Doctor of Philosophy
School of Geosciences
Kennedy, David Michael, Reef growth and lagoonal sedimentation at high latitudes, Lord Howe Island, Australia, Doctor of Philosophy thesis, School of Geosciences, University of Wollongong, 1999. http://ro.uow.edu.au/theses/1980
The southern limit of coral reef growth in the world occurs on Lord Howe Island (33°30'S, 159°05'E) in the form of a discontinuous 6-km long fringing reef along the western side of the island. Compared with other fringing reefs worldwide it is large being attached to the shoreline only at its northern and southernmost ends while the central portion encloses a lagoon over a kilometre wide. The reef and lagoon are developed over an antecedent surface composed of reefs of Last Interglacial age and calcarenite dunes; however, there appears to be little relation between its topography and that of the modern surface.
Carbonate sediments were being deposited within the lagoon around 6500 years BP coincident with sea level reaching close to its modern level. High-energy open ocean conditions dominated the reef with robust branching corals dominating the developing reef. Sedimentation during this initiation phase strongly reflected the morphology of the antecedent surface. Growth of the reef crest between 6000 and 5000 years B P lead to a reduction in the energy environment of the lagoon allowing for m u d deposition. During this period sedimentation occurred at rates of around 5 mm/yr, but up to 10 mm/yr, which infilled almost all the available accommodation space in the lagoon. By 4000 years BP the reef and lagoon were very close to the modern surface having accumulated over 11 m , possibly up to 30 m, of sediment. Sediments younger than 3000 years BP form a veneer over these older units with the main deposition being confined to embayments, the coastal plain and infilling blue holes.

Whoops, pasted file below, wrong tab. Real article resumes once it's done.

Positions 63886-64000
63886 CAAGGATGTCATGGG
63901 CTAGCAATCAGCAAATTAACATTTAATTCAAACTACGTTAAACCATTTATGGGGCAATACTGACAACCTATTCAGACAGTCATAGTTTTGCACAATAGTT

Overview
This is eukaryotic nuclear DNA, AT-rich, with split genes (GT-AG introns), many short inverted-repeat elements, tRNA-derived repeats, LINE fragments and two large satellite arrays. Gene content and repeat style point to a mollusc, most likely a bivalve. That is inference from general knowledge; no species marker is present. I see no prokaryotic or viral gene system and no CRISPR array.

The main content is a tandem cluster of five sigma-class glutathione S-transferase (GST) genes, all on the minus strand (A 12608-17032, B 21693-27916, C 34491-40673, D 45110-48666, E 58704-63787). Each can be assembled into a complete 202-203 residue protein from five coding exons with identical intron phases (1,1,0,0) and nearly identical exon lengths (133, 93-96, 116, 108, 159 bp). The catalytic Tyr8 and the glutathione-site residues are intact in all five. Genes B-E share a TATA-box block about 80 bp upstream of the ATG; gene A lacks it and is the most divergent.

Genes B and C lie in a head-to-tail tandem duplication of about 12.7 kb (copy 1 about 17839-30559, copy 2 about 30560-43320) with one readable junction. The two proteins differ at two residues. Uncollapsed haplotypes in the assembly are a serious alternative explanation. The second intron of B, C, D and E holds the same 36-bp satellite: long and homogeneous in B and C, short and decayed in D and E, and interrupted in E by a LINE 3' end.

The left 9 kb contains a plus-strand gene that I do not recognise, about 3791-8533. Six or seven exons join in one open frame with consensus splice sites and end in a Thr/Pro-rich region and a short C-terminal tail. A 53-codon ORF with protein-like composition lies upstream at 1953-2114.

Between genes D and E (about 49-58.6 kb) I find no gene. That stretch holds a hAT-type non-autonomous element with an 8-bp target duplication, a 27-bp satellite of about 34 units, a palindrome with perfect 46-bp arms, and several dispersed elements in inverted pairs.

Reef growth and lagoonal infill at the southernmost environmental limit have been luxuriant and rapid, comparable with low-latitude reef systems. The main period of growth occurred during the mid-Holocene. Modern sedimentation appears to be restricted to the lagoon and there is little reef progradation. The reef on Lord Howe therefore appears to be related to luxuriant growth in the mid-Holocene.